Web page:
This last trope rested on the assumption that our troops were fighting ‘Taliban insurgents’, allied to al Qaeda, who needed to be defeated in order to ensure that Helmand did not become a ‘terrorist base’ or a ‘springboard’ for 9/11 attacks. During those years it was rarely, if ever, explained who the Taliban were or where they came from or why they were fighting. We simply assumed, as so many soldiers did, that they were killable ‘terrorists’ and ‘bad guys’ motivated by fanaticism and evil.
It is therefore astonishing and even breathtaking to see these representations blown out of the water by one of the army’s own. Like US Lieutenant Colonel Daniel Davis’s searing 2012 report Dereliction of Duty, Martin shows the Afghan war as it is, rather than how our political and military leaders would like us to see it, and the picture that he paints is often jaw-dropping.
What Martin reveals, in painstaking – and from the military’s point of view – painful detail, is that British politicians and army officers did not have the remotest idea what they were doing in Helmand, and that the war was conducted with staggering naivete and ignorance.
Martin shows again and again that neither Britain, the United States, nor the various international institutions involved in the Afghan war really understood Afghanistan’s complex local politics, and that this incomprehension resulted in a series of mistakes and misjudgements that made the conflict worse.
In Helmand, it meant that the British were often manipulated by local warlords and politicians, to the point when they did not actually know who they were fighting against and on whose behalf. In some cases, British troops took part in opium eradication programs only to find that they had been steered by opium growers connected to the Afghan police towards the destruction of crops owned by their rivals.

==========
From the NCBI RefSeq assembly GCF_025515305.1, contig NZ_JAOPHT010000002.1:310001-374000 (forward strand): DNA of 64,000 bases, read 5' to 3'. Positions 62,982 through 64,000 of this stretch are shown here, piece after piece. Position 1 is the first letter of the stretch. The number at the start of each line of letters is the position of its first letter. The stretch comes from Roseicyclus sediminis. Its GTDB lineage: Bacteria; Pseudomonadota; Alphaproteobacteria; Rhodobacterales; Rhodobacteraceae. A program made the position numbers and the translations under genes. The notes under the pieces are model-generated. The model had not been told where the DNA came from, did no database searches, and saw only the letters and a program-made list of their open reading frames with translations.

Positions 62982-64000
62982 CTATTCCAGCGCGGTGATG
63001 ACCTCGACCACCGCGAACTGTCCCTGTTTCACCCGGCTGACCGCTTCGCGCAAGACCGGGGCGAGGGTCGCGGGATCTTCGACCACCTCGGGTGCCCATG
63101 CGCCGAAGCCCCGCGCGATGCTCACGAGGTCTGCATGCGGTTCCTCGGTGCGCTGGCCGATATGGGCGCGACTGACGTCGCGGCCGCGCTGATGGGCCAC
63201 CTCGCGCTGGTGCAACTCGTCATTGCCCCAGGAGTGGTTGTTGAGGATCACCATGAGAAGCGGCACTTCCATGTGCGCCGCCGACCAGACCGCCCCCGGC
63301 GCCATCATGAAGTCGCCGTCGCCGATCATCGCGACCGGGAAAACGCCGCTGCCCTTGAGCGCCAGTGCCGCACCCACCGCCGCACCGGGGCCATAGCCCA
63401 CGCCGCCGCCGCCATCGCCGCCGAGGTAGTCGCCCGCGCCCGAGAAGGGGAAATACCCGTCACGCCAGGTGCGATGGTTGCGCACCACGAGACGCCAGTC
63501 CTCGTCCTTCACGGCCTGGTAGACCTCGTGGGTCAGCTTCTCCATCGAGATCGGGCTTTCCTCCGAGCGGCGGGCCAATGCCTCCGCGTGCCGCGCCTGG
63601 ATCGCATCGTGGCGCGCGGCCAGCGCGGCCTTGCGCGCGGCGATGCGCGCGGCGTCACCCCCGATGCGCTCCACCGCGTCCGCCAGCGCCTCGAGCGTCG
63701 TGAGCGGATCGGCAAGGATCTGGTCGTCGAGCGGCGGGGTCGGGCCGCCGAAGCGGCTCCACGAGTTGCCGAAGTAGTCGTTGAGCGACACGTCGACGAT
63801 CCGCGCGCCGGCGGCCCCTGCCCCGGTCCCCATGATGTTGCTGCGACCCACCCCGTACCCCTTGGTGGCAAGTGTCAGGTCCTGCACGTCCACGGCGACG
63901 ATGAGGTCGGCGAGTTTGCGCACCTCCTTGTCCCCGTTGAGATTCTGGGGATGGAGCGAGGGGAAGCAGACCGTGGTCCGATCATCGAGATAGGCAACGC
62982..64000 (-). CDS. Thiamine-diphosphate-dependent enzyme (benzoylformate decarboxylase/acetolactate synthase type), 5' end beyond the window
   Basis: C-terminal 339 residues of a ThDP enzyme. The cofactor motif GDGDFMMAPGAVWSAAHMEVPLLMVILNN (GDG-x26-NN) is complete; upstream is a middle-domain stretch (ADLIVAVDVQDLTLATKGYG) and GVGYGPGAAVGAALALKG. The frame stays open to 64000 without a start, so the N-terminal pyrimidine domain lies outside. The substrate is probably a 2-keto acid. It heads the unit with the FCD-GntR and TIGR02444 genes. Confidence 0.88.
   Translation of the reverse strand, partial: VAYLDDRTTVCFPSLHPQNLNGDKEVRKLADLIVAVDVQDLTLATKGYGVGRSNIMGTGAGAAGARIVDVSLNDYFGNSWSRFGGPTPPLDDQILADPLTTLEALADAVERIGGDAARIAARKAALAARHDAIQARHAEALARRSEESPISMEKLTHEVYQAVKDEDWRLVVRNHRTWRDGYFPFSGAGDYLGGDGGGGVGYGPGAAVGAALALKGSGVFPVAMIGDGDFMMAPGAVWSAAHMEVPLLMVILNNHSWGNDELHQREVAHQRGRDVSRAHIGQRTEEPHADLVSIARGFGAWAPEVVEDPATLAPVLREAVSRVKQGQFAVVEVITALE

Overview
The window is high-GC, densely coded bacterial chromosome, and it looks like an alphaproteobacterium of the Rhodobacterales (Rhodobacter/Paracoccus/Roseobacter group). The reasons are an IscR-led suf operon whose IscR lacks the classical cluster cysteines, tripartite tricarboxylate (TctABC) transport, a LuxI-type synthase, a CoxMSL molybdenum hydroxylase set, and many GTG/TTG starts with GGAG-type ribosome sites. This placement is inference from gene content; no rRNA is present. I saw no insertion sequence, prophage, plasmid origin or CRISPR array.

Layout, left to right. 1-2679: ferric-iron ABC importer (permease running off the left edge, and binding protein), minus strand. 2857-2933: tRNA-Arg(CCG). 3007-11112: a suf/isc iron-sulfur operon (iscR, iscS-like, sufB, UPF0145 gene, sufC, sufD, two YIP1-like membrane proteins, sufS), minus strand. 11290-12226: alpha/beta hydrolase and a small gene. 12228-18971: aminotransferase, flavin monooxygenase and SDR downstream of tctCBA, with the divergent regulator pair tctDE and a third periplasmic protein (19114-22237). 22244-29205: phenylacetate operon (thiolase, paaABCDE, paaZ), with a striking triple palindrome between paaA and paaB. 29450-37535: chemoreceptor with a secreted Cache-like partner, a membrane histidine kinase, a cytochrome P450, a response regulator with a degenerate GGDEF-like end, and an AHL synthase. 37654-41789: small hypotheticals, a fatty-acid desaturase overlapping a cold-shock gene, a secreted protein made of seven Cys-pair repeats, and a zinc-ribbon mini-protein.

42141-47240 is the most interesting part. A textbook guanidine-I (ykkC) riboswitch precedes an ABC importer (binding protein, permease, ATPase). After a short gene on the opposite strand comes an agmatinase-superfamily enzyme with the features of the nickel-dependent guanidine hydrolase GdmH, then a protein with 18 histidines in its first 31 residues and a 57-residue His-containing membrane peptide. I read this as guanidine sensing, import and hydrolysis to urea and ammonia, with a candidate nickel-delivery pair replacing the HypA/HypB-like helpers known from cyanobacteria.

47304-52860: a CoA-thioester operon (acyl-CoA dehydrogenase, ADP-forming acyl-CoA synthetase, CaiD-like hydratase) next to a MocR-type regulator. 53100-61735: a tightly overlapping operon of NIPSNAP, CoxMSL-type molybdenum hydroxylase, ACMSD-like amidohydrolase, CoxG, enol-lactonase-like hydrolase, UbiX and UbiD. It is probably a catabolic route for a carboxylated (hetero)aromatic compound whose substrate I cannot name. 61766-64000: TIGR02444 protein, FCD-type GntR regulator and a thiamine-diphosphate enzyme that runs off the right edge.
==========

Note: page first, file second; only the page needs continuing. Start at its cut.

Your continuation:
At other times air strikes or raids were carried out on ‘Taliban’ villages on the basis of intelligence supplied by elements within the Afghan police who were using the ‘Angrez’ – as Helmandis call the British – as instruments of an inter-tribal feud or clan vendetta.
Rather than protecting the population, the British army effectively became allies of a predatory Afghan police that was despised and feared by the local population, and whose depredations were instrumental in driving Helmandis to seek support from the various ‘Talibans’ in the province. Rather than making things better, providing security, or reducing violence, Martin argues, the presence of the British army actually increased the level of violence from the moment it was deployed.
It is a military truism that armies should understand the nature of the enemy they are fighting. If Martin’s analysis is correct, then the British army did not understand the enemy it was fighting in Afghanistan. It is difficult to avoid the conclusion that this is the main ‘secret’ that the government is now clumsily attempting to conceal from the British public.
So Hurst should be congratulated and supported for holding firm and seeking to ensure that these efforts fail. And anyone interested in the truth, rather than propaganda, about the disastrous and misconceived campaign that has killed more than 400 British troops and thousands of Afghans, should get hold of this compelling and absolutely essential account of the war, and drink its bitter but salutary antidote to the dangerous delusions of the last eight years.